United States - Enforcement of Money Judgments
Michael L. Morkin and Kyle R. Olson, Baker & McKenzie, Chicago
Originally from Enforcement of Money Judgments
I. PRESENT ATTITUDE TOWARD ENFORCEMENT OF FOREIGN MONEY JUDGMENTS
A. Describe the receptiveness of your government (including courts) toward enforcement of foreign money judgments.
The United States remains one of the more receptive countries to the recognition and enforcement of foreign money judgments.
The liberal American approach to the enforcement of foreign court judgments can be traced back more than 100 years. The U.S. Supreme Court in 1895 set forth particular requirements for extending “comity” which must be met before a U.S. court will enforce a foreign judgment. The Supreme Court saw comity as “neither a matter of absolute obligation, on the one hand, nor of mere courtesy and good will, upon the other.” Instead, it “is the recognition which one nation allows within its territory to the legislative, executive or judicial acts of another nation, having due regard both to international duty and convenience, and to the rights of its own citizens or of other persons who are under the protection of its laws.” The Hilton v. Guyot principles, except for the requirement of reciprocity, are generally followed by U.S. courts today where foreign judgments frequently are granted enforcement.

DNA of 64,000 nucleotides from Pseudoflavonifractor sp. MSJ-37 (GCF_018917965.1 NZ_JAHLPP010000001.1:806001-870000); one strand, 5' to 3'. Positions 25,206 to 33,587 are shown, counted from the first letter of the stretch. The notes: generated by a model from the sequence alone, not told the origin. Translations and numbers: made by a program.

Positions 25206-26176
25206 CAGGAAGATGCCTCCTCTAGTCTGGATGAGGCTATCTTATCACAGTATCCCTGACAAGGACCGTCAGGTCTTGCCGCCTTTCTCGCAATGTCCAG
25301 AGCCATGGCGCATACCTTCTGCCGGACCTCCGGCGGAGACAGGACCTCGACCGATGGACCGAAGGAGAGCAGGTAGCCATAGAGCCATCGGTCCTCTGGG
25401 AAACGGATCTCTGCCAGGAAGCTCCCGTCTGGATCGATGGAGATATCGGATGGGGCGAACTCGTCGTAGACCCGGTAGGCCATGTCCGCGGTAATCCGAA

No U.S. federal legislation on enforcement has been passed, and the U.S. has entered into no treaties providing for enforcement of judgments from other countries. Although the United States Supreme Court has yet to decide whether federal or state laws should govern this area, the accepted view at present is that generally state law governs.
Because of slight substantive differences between state laws in this area, results may sometimes vary from state to state. Thus, one must look to the law of the particular state in which enforcement is sought to determine the exact substantive requirements and procedures for enforcement. Nineteen states continue to follow the precepts of the judge-made common law.